Teenage climate activist Greta Thunberg urged Canadian prime minister Justin Trudeau and other world leaders to do more for the environment as she led half a million protesters in Montreal on Friday as part of a global wave of “climate strikes”.
The 16-year-old Swede met Trudeau in private but later told a news conference with local indigenous leaders that he was “not doing enough” to curb greenhouse gases responsible for global warming.
“My message to all the politicians around the world is the same. Just listen and act on the current best available science,” she said.
Ms Thunberg generated headlines around the world earlier this week with her viral so-called “How Dare You?” speech at the UN climate summit, accusing world leaders of betraying her generation.
“You have stolen my dreams and my childhood with your empty words,” she thundered, visibly angry and close to tears.
The teenager has inspired millions of youths, drawn to her cause by her passion and a mature, committed rhetorical style – articulated in near-perfect English – that belies her young age.
Mr Trudeau and other Canadian party leaders took a breather from a tight election campaign to join the Montreal rally, along with about 500,000 protesters, organisers said.
Walking with his wife and children, Mr Trudeau mingled with a boisterous crowd that brandished placards reading “Respect Mother Earth” and “Make America Greta Again”, a riff on a campaign slogan popularised by US president and noted climate change sceptic Donald Trump.
One man was tackled by security when he appeared to lunge at the prime minister, while Annabelle Vellend, 13, broke out in tears when she spotted Ms Thunberg, telling AFP: “I really believe in Greta’s movement.”
“She is doing amazing things and it’s great that she’s able to press politicians to act on climate change, during an election,” she said.
In his first term, Trudeau cast himself as a champion in the fight against global warming, but his green image was tarnished by his nationalisation of an oil pipeline to salvage the construction project after years of delay.
The prime minister said after meeting Ms Thunberg and pledging to fund the planting of two billion trees: “I agree with her entirely. We need to do more.”
Earlier this week, the Liberal party leader vowed that Canada would reach net-zero carbon dioxide emissions by 2050, becoming the 67th country to make the pledge.
Last Friday, more than four million children – and adults – rallied in “climate strikes” around the world.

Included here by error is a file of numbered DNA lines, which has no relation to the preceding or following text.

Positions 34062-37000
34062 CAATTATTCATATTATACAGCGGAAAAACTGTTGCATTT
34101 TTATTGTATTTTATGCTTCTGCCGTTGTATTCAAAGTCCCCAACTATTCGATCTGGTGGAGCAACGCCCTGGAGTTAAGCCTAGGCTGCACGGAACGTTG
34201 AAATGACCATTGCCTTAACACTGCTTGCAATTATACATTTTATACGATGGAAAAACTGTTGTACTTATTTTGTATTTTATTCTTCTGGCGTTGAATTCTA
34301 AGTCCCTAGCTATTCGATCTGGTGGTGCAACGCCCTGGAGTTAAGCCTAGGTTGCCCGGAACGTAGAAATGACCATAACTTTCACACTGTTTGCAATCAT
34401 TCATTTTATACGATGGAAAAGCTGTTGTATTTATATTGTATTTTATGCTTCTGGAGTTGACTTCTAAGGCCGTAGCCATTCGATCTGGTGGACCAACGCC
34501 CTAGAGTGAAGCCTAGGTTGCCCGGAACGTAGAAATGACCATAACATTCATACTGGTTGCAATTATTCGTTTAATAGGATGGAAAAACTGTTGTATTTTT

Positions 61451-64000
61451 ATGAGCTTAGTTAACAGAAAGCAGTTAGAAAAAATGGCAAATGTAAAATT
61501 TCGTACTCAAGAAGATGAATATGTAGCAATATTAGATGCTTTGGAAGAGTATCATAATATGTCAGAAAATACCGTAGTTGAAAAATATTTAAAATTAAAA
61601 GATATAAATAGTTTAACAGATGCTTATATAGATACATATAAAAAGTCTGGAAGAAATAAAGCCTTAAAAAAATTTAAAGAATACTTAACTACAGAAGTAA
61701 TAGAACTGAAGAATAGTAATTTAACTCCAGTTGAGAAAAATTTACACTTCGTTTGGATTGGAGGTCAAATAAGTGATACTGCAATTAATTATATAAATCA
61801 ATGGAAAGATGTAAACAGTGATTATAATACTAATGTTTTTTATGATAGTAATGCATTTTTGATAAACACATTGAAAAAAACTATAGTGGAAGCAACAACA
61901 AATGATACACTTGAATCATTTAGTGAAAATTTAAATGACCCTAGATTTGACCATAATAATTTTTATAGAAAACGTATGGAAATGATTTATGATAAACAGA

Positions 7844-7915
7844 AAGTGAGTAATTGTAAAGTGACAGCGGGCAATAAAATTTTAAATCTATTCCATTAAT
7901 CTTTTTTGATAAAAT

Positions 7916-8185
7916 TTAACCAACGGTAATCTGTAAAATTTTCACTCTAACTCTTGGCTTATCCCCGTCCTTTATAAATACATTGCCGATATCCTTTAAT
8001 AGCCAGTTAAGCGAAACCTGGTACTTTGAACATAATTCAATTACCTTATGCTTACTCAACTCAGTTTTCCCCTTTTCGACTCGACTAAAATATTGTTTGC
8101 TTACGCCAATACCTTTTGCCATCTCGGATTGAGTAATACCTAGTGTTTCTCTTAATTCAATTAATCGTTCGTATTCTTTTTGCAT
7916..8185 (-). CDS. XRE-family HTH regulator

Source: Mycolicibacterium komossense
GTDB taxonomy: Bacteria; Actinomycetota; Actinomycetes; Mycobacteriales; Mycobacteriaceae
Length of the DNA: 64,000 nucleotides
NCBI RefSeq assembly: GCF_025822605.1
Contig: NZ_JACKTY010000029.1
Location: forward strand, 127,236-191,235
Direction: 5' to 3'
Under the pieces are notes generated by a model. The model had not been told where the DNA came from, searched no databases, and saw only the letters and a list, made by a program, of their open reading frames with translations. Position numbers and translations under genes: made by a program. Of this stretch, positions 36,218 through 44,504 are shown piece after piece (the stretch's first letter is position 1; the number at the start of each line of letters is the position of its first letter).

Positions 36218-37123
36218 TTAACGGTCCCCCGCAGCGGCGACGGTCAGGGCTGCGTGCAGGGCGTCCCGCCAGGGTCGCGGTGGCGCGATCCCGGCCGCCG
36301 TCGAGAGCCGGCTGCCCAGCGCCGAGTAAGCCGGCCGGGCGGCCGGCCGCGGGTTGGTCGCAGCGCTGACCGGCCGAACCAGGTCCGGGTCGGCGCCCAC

Turnout at events a week on was smaller, but still vocal. In Italy hundreds of thousands of young people took to the streets while about 40,000 protested outside New Zealand’s parliament.
In Canada, events also attracted huge crowds in the capital Ottawa, in Toronto and in several other cities.
In the heart of the giant Montreal march made up mainly of teenagers and a few adults, Alexanne Lessard stood out in her tree costume.
“I’m here for our future, to show our government that we the majority want to do something and that they can take big steps that will have an impact,” she said.
Daphnee Choquette said she came out for her baby girl, whom she carried.
“It’s too late for us [older people], but not for them. We need to bring about change now,” she said.
In the afternoon, Ms Thunberg is set to take aim at airlines’ rocketing carbon dioxide emissions in a speech outside the UN aviation agency in Montreal, which is holding its annual conference.
Limiting airlines’ carbon footprint is one of the main topics to be discussed by the International Civil Aviation Organisation’s 193 member states at the meeting, which runs until October 4.
Air travel accounts for about two percent of global greenhouse gas emissions, the ICAO has said.
Ms Thunberg sailed across the Atlantic for the recent UN climate summit in New York specifically to avoid flying. She then drove to Montreal in an electric car borrowed from the former California governor Arnold Schwarzenegger.
The world’s top climate scientists believe the long-term average temperature rise must be limited to 1.5 degrees Celsius over pre-industrial levels to prevent runaway warming and catastrophic long-term damage.
But the level of emissions being released into the atmosphere has risen to an all-time high, triggering global weather hazards from heatwaves to intense hurricanes and raging wildfires.
The UN estimates that the world needs to increase its current efforts to contain climate change fivefold.
Its summit in New York sought to reinvigorate the faltering Paris agreement on climate change.